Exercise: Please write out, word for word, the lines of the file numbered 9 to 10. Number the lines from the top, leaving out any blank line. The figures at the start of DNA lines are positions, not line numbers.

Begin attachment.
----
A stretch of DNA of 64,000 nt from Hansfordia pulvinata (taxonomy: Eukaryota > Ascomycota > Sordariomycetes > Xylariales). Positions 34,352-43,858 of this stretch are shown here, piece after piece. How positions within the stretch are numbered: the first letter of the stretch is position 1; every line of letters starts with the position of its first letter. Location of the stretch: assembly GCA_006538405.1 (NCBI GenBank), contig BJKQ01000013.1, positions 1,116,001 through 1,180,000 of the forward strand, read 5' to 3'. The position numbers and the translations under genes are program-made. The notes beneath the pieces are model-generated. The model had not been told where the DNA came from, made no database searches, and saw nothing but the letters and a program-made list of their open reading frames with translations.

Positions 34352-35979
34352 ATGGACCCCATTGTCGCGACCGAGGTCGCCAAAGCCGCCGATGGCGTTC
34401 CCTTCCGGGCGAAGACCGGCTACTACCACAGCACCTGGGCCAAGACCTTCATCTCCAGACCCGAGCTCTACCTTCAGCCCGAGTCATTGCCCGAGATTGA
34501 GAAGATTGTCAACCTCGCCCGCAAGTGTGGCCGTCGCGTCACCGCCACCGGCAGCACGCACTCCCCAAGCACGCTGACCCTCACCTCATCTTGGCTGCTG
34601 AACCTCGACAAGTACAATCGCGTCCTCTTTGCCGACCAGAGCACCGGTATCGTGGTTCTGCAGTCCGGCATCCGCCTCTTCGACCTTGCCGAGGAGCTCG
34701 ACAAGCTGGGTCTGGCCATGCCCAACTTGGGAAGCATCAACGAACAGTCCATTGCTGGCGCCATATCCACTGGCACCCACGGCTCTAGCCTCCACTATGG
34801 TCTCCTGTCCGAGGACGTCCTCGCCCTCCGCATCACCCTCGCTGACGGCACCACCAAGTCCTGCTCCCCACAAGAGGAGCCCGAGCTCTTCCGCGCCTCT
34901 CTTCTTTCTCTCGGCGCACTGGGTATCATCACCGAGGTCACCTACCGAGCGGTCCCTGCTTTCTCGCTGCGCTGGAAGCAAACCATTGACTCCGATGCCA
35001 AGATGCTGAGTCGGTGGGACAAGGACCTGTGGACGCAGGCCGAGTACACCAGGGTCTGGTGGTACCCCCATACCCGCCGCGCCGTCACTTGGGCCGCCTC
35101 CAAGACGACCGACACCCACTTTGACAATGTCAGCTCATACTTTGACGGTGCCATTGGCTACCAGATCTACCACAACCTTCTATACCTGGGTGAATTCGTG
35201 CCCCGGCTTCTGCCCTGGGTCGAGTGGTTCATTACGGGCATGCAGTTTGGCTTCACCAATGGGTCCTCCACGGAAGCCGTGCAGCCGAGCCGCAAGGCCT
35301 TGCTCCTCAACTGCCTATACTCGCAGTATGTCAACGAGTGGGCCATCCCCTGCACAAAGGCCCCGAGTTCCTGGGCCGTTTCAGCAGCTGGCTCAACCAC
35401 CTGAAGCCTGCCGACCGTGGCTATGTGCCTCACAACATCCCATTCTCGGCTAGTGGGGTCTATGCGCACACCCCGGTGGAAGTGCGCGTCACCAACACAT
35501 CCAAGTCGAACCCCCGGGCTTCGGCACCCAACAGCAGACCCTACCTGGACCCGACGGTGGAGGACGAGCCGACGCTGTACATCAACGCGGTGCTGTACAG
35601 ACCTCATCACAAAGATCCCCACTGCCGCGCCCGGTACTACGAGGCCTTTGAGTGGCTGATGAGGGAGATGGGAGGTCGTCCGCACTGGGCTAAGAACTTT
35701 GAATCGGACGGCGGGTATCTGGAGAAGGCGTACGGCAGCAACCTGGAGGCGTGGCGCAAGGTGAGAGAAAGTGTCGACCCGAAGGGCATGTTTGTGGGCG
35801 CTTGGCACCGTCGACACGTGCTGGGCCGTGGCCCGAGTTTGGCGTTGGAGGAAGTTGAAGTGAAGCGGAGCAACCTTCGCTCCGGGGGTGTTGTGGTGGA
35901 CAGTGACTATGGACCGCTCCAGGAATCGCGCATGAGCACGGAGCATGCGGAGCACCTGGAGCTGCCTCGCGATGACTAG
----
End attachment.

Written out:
34901 CTTCTTTCTCTCGGCGCACTGGGTATCATCACCGAGGTCACCTACCGAGCGGTCCCTGCTTTCTCGCTGCGCTGGAAGCAAACCATTGACTCCGATGCCA
35001 AGATGCTGAGTCGGTGGGACAAGGACCTGTGGACGCAGGCCGAGTACACCAGGGTCTGGTGGTACCCCCATACCCGCCGCGCCGTCACTTGGGCCGCCTC